… and this little piggy stayed home.

by Bella Rum

The son of one of my closest friends is in Afghanistan. He’s a PA (physician’s assistant) , and he’s most probably attached to special forces. Of course, we don’t officially know this.

I can’t believe that this 6’4″ young man is in the military. I can’t even believe he’s a grown man. On the beautiful June day that I met him, he was two-years-old, in his father’s arms and sporting a new baseball glove that was still too big for him. He was in my house all the time when he was a little boy. They lived across the street from us in Maryland. I remember comforting him when he dropped his watercolor painting in a mud puddle one rainy day. He was so upset; I couldn’t tell his tears from the rain on his face. Now he comforts others.

I told my friend that I wanted to send him a care package. She suggested the large flat rate box for $15.45. There’s a $2.00 price reduction for military overseas. I took the box to the grocery store and filled it perfectly. Nothing was moving or sliding around; it was filled to capacity. I filled it with Oreo cookies (his fave), peanut butter crackers, mixed nuts, soup, etc.  I’m from Virginia, so you know I wanted to send him a ham. I eyed a small canned ham, but it occurred to me that their could be a restriction on pork products. I threw it in the box anyway.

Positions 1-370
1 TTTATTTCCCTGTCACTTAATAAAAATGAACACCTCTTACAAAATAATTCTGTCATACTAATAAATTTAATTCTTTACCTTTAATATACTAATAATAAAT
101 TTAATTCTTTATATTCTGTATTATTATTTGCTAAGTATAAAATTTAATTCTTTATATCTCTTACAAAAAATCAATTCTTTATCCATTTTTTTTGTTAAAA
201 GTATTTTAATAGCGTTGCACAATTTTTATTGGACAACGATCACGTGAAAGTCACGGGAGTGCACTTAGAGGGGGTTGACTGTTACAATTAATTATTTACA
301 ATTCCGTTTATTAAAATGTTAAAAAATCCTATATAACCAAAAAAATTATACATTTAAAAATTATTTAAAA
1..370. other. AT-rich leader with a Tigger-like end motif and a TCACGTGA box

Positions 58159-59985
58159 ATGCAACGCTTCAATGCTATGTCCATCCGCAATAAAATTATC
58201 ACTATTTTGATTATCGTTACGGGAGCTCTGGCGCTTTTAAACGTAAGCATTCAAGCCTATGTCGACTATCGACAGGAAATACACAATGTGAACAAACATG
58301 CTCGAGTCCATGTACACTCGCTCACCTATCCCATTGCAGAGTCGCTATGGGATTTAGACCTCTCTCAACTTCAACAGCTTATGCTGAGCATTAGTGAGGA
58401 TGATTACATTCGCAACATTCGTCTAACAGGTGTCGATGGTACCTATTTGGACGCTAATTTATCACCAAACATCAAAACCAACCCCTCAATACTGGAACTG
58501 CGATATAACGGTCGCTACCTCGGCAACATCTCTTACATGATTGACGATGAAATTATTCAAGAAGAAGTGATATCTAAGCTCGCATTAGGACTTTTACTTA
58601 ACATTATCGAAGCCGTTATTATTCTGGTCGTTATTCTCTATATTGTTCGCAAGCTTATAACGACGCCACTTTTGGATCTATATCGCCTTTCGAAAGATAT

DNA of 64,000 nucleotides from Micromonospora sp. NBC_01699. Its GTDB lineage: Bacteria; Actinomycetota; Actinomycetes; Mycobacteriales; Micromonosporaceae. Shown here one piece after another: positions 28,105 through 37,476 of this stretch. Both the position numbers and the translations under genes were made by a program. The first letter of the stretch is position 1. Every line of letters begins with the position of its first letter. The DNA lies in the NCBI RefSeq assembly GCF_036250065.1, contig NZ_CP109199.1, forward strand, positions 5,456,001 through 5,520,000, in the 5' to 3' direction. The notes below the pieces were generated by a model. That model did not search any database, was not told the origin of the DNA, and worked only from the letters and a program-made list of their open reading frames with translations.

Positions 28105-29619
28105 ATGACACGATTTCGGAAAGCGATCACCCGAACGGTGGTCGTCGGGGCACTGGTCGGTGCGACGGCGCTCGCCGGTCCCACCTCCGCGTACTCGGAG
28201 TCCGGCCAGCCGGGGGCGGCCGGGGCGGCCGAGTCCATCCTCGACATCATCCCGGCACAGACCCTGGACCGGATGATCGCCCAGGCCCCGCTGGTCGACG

You have to list each product, its weight and price on the customs’ form. H took the package to the post office. When the guy saw ‘ham’ on our list, he regretfully asked H to open the box and remove it. No pork in Afghanistan. FYI – even if the item does not contain an ounce of pork but is only shaped like a ham, it is not allowed. I just knew it, but I tried anyway. This little piggy stayed home. Now I’m thinking about those heavy cans of soup and imagining them pounding those Oreo cookies and peanut butter crackers to tiny crumbs because they can SLIDE around now.

I’m going to make fudge, and bake a pound cake and cookies next time. We weren’t sure about homemade items, but the fellow at the post office said baked goods are a-okay with the Afghans.

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